Key buildings retaken from ISIS in Mosul

Battle for Mosul: the one thing to know
Battle for Mosul: the one thing to know


    Battle for Mosul: the one thing to know


Battle for Mosul: the one thing to know 01:34

Story highlights

  • Judicial complex, police directorate and a key bridge wrested from ISIS
  • Iraqi Prime Minister tells militants: 'Surrender or be killed.'

Irbil, Iraq (CNN)Iraqi forces have taken control of key government buildings and a bridge in western Mosul as part of their push to retake the city from ISIS.

The Iraqi Prime Minister warned remaining militants to surrender or face death.
    Among the buildings recaptured from ISIS on Monday were the Mosul Museum, the judicial government complex and the Nineveh police directorate building, Abdel Amir al-Mohamadi, Commander of the Rapid Response Forces of the Iraqi Federal Police, told CNN.
    The supreme court, central bank and electricity and water authority headquarters were also retaken in what the commander described as a surprise attack that killed more than 130 ISIS fighters.
    Smoke rises following an airstrike in western Mosul during the offensive Monday.
    It is the first time these buildings have been under Iraqi government control since 2014. Located in a strategic area, they will provide better access to Mosul's old city, which forces are seeking to recapture.
    "The Mosul Museum is completely destroyed and leveled to the ground. ISIS militants have looted and destroyed the museum artifacts and have rigged explosives around the buildings and leveled it to the ground," al-Mohamadi told CNN.
    Iraqi security forces advance during the fighting in western Mosul on Mondau.
    Mosul, Iraq's second-largest city, fell to ISIS in June 2014 as thousands of militants swept over several cities in north and central areas.
    The offensive to retake the city began in October 2016. US forces in the area are providing advice and assistance to Iraqi units.
    The Tigris river divides Mosul into east and west. The east was liberated in January and the second phase, to clear militants from the west, was launched on February 19.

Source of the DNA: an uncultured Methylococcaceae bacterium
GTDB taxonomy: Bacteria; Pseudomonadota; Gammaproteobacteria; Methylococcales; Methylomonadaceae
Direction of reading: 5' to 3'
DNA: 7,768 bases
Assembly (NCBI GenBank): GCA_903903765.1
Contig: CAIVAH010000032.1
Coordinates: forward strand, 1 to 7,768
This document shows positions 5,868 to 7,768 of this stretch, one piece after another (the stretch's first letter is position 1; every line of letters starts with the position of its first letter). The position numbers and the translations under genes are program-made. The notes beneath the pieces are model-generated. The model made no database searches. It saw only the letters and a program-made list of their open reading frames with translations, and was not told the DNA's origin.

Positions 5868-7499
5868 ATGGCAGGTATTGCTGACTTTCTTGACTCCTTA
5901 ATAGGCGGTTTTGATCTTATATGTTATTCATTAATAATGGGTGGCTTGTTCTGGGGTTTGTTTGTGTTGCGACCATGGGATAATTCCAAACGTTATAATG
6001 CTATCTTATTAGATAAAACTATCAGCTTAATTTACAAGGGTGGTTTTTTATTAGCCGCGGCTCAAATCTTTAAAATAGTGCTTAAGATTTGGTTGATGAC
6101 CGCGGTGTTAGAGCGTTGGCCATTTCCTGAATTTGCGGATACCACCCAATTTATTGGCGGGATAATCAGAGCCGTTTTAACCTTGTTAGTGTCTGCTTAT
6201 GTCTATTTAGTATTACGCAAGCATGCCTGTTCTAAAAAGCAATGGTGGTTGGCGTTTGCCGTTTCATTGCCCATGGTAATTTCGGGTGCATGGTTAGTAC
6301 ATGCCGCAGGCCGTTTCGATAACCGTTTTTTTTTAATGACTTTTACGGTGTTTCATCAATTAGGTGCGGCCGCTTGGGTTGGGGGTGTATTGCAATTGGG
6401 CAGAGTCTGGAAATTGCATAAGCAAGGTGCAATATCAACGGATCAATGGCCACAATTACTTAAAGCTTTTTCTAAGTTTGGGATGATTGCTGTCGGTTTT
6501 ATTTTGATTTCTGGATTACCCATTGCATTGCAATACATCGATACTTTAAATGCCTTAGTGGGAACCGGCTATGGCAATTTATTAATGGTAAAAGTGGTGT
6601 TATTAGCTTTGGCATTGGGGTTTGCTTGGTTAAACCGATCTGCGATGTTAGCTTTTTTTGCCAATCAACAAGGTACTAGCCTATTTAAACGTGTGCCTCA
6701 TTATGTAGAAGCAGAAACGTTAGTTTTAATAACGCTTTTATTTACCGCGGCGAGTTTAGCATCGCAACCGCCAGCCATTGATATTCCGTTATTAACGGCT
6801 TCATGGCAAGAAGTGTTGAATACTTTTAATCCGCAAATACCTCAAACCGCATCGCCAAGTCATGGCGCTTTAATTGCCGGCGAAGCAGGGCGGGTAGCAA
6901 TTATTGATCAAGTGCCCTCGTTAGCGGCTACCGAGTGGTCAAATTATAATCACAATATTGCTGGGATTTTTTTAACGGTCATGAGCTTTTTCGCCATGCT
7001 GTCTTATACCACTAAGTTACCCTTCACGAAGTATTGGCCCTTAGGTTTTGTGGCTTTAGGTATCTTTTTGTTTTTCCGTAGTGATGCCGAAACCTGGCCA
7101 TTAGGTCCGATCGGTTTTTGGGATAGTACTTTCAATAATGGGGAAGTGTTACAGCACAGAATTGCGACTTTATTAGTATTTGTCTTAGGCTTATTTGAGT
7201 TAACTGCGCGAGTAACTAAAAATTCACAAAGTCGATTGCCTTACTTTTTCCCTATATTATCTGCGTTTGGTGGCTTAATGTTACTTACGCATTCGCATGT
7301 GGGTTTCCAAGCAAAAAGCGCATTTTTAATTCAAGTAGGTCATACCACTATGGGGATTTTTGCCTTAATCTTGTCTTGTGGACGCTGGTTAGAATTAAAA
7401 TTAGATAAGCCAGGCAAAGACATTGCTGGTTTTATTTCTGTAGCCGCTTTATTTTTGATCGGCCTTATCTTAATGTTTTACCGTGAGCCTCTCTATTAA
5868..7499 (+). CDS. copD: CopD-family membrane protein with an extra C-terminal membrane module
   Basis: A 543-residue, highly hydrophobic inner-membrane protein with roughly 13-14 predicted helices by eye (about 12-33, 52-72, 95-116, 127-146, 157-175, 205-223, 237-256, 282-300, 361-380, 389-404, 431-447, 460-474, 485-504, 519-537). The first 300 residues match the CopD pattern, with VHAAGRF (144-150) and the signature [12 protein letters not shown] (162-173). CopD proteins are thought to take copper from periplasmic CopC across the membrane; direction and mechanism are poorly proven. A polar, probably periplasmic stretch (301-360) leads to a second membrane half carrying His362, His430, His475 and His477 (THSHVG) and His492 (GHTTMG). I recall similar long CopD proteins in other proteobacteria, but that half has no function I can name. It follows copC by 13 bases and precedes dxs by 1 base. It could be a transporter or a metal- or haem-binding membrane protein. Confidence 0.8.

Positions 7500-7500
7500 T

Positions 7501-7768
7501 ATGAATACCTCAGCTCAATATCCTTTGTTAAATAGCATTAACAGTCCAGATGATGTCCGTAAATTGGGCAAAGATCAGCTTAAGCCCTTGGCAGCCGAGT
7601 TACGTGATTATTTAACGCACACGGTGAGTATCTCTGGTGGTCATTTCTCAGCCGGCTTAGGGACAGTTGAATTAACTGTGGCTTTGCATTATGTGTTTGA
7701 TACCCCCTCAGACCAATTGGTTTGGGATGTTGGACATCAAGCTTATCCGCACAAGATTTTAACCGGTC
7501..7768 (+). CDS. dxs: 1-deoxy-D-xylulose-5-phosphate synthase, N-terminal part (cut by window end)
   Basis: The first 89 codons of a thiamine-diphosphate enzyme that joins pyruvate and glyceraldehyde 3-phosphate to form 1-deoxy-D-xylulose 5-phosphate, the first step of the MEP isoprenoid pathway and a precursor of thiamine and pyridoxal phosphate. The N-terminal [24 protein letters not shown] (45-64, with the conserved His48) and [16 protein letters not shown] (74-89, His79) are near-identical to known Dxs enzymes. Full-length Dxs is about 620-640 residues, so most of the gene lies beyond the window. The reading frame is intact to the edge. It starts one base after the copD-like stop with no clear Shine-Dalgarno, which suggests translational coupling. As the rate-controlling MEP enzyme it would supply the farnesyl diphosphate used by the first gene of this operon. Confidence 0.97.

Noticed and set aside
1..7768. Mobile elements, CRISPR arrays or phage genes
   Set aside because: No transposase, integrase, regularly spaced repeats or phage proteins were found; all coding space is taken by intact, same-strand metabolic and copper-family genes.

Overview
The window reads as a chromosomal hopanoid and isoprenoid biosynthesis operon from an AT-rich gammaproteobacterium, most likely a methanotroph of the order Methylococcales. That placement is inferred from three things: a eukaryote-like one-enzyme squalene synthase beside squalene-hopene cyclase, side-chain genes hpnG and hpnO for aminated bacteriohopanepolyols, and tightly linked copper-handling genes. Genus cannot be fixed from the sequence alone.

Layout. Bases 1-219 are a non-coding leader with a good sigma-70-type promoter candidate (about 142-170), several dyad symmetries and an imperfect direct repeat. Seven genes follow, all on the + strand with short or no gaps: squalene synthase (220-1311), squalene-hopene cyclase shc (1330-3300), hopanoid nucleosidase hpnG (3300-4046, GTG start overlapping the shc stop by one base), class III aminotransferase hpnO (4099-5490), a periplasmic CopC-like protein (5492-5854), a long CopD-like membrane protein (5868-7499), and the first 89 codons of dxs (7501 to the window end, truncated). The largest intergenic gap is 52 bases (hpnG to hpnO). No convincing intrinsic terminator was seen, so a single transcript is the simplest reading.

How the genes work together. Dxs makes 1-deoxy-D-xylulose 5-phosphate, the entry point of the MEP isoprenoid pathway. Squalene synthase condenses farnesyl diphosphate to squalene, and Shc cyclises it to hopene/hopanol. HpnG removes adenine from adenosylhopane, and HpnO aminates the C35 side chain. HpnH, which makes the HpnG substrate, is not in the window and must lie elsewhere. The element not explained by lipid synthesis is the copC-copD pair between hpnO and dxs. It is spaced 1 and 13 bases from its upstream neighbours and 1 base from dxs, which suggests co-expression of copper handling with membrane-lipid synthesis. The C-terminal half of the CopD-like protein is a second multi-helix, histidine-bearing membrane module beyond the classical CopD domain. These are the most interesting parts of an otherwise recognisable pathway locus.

Iraqi forces also captured the the Al-Huriya bridge on Monday, the second of five bridges across the Tigris to be seized from ISIS control, according to Iraqi federal police.
    In February, the International Rescue Committee warned this part of the operation to retake Mosul could be the "most dangerous phase" for civilians as Iraqi troops seek to secure densely populated areas amid ISIS resistance.
    The number of civilians fleeing western Mosul in recent weeks has topped 62,000, an Iraqi official from the Ministry of Migration and Displaced told CNN Tuesday.
    UNHCR, the UN refugee agency, has opened a new camp at Chamakor, around 20km east of the city, which received 347 arrivals from western Mosul on Monday evening.
    In a statement, the agency said camps to the east of the city are filling up while those to the south are full. Over 195,000 displaced people are being sheltered in 21 camps around Mosul.
    Iraqi Prime Minister Haidar al-Abadi, right, meets Iraqi forces in Mosul Tuesday.
    Iraqi Prime Minister Haider al-Abadi and Iraq's Commander in Chief of the Armed Forces arrived in Mosul Tuesday to inspect the ground forces that won back the government area on Monday, according to a statement from the Iraqi Prime Minister's office.
    Speaking to reporters during the visit, the Prime Minister said: "We tell ISIS either to surrender yourselves and be given a fair trial, or you will be killed."
    Meanwhile Lt. Gen. Abdul Amir Rasheed Yarallah, the commander of Iraqi forces in Nineveh, told CNN that the advancement in western Mosul continued Tuesday.